Trace Element Analysis
The Trace Element Analysis (TEA) laboratory specializes in low-level trace metal analysis and speciation in environmental and biological samples. We use inductively coupled plasma mass spectrometry (ICP-MS) for metals analysis and several hyphenated techniques that couple instruments together for speciation analyses of water, soil and biological tissue samples.
The lab has three ICP-MS instruments (Agilent 7700x, Agilent 7500cx, and Element 2 ICP-MS). We can measure most elements in the periodic table with detection limits in the low ppt range or below.
Our ICP-MS instruments can also be coupled with cold vapor generation, liquid chromatography and laser ablation. With these hyphenated analyses we can
- Detect ultra-low levels of arsenic or mercury (< 1 ng/L)
- Differentiate between toxic and nontoxic forms, or species, of arsenic and mercury
- Map trace elements within a biological tissue
We are interested in new methods and new applications for hyphenated analyses. This includes work in the emerging field of metallomics, which characterizes all of the metal binding molecules in a cell, in blood, or in an organism.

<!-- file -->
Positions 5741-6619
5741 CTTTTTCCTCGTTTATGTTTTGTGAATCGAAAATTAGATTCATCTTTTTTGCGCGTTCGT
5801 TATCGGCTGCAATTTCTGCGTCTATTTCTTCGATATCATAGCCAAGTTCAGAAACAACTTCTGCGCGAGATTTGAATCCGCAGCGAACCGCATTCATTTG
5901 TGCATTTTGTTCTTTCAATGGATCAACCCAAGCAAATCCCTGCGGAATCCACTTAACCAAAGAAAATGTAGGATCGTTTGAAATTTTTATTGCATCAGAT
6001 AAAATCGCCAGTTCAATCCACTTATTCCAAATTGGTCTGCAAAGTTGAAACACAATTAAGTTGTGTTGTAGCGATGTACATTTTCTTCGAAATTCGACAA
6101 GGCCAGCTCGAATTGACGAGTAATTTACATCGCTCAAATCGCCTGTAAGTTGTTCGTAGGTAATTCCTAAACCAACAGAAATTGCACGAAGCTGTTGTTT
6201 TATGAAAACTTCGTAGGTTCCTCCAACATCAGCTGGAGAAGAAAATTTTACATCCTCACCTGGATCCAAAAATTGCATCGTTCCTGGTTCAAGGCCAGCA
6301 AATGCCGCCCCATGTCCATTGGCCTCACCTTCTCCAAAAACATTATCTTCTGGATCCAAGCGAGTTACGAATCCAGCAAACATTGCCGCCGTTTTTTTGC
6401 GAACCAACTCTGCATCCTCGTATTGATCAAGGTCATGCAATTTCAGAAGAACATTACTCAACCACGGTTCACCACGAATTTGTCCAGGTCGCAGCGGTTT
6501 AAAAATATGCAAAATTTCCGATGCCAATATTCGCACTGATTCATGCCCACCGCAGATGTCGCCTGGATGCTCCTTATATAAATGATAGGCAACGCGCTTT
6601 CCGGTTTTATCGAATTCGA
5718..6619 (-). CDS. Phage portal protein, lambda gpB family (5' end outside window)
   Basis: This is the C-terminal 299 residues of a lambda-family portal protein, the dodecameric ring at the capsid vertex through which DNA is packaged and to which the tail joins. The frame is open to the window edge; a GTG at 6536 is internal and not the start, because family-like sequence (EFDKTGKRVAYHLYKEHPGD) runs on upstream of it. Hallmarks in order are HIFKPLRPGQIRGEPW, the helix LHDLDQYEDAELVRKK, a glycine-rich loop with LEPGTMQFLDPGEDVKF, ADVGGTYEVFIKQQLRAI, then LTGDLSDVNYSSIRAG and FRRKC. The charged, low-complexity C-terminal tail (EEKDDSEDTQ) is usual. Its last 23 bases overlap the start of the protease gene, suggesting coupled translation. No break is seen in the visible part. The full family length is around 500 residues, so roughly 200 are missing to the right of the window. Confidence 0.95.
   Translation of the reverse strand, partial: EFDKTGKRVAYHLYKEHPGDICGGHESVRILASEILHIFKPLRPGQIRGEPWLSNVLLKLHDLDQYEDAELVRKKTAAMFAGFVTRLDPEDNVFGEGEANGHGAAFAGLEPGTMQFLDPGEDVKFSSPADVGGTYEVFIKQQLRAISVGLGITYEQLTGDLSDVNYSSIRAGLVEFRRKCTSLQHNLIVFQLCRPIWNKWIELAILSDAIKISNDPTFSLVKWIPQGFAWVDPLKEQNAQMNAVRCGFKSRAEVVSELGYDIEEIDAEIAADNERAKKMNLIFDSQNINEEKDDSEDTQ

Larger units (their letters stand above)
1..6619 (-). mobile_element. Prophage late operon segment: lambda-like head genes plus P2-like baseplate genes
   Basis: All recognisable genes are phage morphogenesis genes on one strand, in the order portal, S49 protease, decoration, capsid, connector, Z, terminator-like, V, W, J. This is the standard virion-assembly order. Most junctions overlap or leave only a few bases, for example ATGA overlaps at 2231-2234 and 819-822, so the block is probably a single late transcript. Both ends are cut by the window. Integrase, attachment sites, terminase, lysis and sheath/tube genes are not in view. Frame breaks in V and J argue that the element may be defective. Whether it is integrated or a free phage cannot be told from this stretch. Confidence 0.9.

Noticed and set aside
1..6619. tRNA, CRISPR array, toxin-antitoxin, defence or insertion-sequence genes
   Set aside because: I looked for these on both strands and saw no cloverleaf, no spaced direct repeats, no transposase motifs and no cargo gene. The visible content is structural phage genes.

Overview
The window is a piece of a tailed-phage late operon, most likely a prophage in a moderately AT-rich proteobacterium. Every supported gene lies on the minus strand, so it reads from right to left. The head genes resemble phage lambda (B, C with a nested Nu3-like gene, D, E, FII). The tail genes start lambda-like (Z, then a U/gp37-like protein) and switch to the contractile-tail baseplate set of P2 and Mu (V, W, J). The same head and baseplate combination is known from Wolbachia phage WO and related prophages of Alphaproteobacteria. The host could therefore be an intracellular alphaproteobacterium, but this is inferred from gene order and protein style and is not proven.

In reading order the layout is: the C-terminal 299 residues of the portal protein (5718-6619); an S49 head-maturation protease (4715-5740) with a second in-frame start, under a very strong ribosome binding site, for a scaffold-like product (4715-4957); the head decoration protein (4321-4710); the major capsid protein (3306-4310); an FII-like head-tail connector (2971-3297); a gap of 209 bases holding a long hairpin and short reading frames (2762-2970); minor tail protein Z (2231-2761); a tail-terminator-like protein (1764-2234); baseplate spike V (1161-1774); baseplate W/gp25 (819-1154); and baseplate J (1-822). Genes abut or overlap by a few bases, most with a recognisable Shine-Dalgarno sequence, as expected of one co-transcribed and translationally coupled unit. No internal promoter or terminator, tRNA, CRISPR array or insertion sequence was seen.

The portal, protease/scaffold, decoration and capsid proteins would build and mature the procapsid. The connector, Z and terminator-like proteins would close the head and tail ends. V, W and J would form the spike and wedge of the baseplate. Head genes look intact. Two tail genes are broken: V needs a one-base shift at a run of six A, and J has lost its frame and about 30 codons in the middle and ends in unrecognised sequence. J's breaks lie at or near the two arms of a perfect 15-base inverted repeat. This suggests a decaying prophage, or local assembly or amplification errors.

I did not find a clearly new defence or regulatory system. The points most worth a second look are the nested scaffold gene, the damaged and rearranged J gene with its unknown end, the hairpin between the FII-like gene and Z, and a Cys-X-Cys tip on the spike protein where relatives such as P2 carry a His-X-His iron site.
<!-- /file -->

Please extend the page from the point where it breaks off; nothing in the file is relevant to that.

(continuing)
The TEA lab supports Dartmouth College researchers in the Superfund Basic Research Program: Toxic Metals in the Northeast. We work especially closely with Superfund Basic Research Program Project 4 Epidemiology, Biomarkers and Exposure Assessment of Metals and Project 7 Bioaccumulation and Trophic Transfer of Toxic Metals in Aquatic Food Webs. For Project 4, we speciate arsenic and provide total concentrations from samples of water and urine. For Project 7, we measure levels of mercury and other metals in freshwater aquatic food webs.
The TEA lab also works with other researchers outside Dartmouth on a fee-for-service basis.